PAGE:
The Bible addresses these questions in many places, but not in Psalm 42.  The Bible gives answers, which are the only possible answers to these questions, but not in Psalm 42. Psalm 42 gives no answers.  It only issues a call to trust God.  "O put thy trust in God."  I think this is significant.  We like to have all the answers and know the plan.  We like to have input into the plan.  We want to know the destination, the food stops, and the motels reservations, and the cost all aid out in front of us before we start the journey.  In many ways and in many things, that's good.  But with God it is not always possible.  Sometimes He calls us to follow Him "unto a land that I will shew thee," as He said to Abraham.  Sometimes He just calls us to trust Him.  "O put thy trust in God," He said to David, and He says the same, the very same thing to us.  We can never know all the answers in this life.  We see through a glass darkly.  There is much about God that is mysterious, even hidden from us because our finite human minds cannot comprehend the infinite God.  A thimble cannot contain the Atlantic no matter how long you pump water into it.  But we can trust Him whom we have met in the Word and Sacrament, whose Spirit dwells in us, who promises to give all that He has "declared "unto mankind in  Christ Jesus our Lord" to "all those who truly repent and unfeignedly believe His holy Gospel."  And He promises that nothing in Heaven or earth can prevent Him from fulfilling His promise.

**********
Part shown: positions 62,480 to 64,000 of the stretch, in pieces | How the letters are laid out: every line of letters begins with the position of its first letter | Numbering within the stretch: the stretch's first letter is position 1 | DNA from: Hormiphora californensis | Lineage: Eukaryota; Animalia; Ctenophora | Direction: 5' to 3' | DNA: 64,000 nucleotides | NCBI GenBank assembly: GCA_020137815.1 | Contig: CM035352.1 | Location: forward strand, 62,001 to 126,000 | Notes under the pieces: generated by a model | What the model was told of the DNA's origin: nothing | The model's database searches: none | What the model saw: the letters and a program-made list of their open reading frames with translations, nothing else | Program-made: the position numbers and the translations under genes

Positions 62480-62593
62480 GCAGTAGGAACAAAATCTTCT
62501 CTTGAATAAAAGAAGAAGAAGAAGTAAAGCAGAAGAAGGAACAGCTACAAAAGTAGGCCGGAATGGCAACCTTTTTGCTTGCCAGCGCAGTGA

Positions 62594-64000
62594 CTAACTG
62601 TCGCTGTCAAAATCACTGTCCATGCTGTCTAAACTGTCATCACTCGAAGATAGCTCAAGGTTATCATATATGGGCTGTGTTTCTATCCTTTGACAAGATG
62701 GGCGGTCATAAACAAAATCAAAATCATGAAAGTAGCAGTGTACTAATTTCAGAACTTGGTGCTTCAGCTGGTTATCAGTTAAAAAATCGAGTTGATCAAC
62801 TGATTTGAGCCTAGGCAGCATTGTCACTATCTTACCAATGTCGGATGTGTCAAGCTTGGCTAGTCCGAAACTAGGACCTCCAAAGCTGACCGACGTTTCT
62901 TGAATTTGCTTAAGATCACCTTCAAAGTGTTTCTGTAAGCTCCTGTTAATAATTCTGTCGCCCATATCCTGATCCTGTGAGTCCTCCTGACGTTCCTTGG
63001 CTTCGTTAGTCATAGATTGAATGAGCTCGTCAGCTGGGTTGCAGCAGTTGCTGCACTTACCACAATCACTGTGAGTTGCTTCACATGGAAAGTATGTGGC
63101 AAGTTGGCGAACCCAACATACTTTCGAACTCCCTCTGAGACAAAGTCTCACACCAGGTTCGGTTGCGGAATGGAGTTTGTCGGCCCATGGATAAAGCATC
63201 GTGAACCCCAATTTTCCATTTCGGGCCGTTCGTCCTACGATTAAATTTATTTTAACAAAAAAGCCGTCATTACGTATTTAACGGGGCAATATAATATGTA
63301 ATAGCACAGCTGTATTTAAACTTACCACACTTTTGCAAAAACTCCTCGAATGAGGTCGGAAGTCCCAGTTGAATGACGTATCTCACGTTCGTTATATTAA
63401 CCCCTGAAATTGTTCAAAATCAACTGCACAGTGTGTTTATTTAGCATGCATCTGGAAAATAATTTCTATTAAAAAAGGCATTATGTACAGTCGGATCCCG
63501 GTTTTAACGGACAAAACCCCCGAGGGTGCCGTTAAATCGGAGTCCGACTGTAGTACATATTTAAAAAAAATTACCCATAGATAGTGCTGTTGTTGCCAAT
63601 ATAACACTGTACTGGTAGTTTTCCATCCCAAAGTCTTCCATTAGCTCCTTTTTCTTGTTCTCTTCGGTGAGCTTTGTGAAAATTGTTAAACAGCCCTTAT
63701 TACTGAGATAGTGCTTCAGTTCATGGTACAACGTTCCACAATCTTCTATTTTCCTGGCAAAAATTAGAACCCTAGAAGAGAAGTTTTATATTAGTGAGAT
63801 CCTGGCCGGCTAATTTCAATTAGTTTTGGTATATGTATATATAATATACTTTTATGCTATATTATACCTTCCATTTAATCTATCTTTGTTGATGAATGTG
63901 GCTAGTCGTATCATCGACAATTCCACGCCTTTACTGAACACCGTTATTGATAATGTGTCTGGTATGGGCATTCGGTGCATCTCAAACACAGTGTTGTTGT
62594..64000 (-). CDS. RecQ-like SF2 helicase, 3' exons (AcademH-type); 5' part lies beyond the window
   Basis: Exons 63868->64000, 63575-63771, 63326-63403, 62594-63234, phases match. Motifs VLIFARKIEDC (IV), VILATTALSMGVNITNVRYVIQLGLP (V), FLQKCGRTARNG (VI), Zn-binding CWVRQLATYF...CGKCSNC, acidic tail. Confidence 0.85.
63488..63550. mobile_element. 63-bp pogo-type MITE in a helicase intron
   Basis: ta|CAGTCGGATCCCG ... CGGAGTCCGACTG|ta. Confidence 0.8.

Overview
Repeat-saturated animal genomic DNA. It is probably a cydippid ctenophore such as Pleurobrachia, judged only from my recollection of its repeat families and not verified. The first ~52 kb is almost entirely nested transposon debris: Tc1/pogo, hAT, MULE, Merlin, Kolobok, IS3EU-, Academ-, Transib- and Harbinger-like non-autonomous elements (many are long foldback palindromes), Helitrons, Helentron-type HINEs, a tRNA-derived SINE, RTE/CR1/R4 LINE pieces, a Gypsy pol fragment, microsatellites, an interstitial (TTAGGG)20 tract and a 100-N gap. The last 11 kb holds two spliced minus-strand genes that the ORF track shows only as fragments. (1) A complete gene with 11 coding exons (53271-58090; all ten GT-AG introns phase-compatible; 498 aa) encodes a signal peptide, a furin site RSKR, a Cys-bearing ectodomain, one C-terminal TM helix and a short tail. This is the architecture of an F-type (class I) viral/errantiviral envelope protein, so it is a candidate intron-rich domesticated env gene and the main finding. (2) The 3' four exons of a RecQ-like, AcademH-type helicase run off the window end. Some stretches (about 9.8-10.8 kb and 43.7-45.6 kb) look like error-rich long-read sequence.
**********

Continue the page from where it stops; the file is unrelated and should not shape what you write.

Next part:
tR. Dennis Campbell
Bishop of Diocese of Virginia
Rector, Holy Trinity Anglican Orthodox Church
Powhatan, Virginia